Tuesday, July 29, 2008

HIV/AIDS: State of a Global Epidemic

HIV/AIDS: State of the Global Epidemic

Excerpts from Lawrence K. Altman article in the NYT –July 30, 2008

A report financed in part by the Ford Foundation and the Elton John AIDS Foundation, provides a startling new perspective on an epidemic that was first recognized in 1981.

Nearly 600,000 African-Americans are living with H.I.V., the virus that causes AIDS, and up to 30,000 are becoming infected each year. When adjusted for age, their death rate is two and a half times that of infected whites, the report said. Partly as a result, the hypothetical nation of black America would rank below 104 other countries in life expectancy.

If black America were a country, it would rank 16th in the world in the number of people living with the AIDS virus, the Black AIDS Institute.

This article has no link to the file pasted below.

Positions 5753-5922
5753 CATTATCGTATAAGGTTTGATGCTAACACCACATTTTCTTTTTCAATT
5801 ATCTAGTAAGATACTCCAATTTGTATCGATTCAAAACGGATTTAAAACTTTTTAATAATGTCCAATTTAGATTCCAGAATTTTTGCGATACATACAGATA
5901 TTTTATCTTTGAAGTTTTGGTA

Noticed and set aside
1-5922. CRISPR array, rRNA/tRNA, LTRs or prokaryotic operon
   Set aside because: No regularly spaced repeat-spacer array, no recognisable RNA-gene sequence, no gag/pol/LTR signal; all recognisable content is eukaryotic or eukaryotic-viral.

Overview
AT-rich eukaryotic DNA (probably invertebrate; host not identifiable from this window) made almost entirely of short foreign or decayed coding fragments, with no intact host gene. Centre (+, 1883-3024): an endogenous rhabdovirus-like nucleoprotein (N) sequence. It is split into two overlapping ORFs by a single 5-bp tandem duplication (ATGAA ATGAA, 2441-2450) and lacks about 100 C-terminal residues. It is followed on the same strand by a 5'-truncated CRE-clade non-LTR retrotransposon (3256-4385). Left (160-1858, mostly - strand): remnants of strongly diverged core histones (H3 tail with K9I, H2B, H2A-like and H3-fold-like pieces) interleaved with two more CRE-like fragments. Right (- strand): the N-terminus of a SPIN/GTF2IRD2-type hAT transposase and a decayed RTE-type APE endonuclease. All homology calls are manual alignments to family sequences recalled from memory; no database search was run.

In a separate another report, the United Nations painted a somewhat more optimistic picture of the worldwide AIDS epidemic, noting that fewer people are dying of the disease since its peak in the late 1990s and that more people are receiving antiretroviral drugs.

The United Nations report said that in Rwanda and Zimbabwe, changes in sexual behavior had led to declines in the number of new H.I.V. infections.

However, the report found that progress remained uneven and that the future of the epidemic was uncertain.

These reports come in advance of the 17th International AIDS Conference, which begins this weekend in Mexico City.

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